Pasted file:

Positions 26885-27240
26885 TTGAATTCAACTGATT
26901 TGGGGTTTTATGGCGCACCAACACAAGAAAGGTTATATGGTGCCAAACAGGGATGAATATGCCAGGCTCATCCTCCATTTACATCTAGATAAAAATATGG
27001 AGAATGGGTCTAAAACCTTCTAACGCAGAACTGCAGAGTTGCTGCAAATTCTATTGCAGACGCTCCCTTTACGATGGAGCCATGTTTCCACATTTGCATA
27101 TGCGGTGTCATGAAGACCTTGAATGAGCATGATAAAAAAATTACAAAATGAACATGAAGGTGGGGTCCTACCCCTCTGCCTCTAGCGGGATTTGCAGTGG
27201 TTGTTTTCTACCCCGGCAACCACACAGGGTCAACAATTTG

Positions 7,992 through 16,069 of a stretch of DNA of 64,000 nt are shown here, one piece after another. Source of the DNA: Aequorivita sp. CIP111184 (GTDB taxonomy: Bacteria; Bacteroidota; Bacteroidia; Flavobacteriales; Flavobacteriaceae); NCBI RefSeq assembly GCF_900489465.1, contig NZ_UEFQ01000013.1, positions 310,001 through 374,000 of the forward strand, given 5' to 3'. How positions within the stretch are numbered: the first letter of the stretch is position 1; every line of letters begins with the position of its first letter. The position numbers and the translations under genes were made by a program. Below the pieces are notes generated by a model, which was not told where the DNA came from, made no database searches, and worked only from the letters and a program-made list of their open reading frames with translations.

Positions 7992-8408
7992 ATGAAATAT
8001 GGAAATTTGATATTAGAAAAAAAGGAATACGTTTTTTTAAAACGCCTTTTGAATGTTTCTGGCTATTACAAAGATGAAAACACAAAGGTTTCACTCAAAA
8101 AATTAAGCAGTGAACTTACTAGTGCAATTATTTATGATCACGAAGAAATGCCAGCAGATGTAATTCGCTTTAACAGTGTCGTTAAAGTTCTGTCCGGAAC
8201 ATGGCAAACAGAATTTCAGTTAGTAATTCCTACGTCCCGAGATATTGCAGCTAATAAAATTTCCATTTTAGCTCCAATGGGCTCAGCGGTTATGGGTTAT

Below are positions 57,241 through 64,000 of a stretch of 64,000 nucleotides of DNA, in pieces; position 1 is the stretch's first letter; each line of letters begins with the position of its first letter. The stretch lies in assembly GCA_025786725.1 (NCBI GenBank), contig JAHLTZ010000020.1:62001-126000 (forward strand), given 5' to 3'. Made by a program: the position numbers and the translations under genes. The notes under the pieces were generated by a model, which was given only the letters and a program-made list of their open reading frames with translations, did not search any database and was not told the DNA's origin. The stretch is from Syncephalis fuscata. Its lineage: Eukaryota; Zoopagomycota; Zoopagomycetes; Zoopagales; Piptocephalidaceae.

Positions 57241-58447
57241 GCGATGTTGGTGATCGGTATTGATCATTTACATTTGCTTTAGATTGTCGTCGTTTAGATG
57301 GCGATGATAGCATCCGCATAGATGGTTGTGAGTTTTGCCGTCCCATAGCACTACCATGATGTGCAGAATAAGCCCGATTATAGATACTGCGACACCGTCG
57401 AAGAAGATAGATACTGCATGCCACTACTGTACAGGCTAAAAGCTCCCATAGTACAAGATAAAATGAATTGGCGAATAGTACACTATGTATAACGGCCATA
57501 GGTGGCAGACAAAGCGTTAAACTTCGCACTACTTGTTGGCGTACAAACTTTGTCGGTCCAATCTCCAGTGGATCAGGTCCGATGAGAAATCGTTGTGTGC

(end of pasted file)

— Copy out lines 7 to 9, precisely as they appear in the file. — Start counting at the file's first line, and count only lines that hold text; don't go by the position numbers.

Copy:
Positions 7,992 through 16,069 of a stretch of DNA of 64,000 nt are shown here, one piece after another. Source of the DNA: Aequorivita sp. CIP111184 (GTDB taxonomy: Bacteria; Bacteroidota; Bacteroidia; Flavobacteriales; Flavobacteriaceae); NCBI RefSeq assembly GCF_900489465.1, contig NZ_UEFQ01000013.1, positions 310,001 through 374,000 of the forward strand, given 5' to 3'. How positions within the stretch are numbered: the first letter of the stretch is position 1; every line of letters begins with the position of its first letter. The position numbers and the translations under genes were made by a program. Below the pieces are notes generated by a model, which was not told where the DNA came from, made no database searches, and worked only from the letters and a program-made list of their open reading frames with translations.

Positions 7992-8408
7992 ATGAAATAT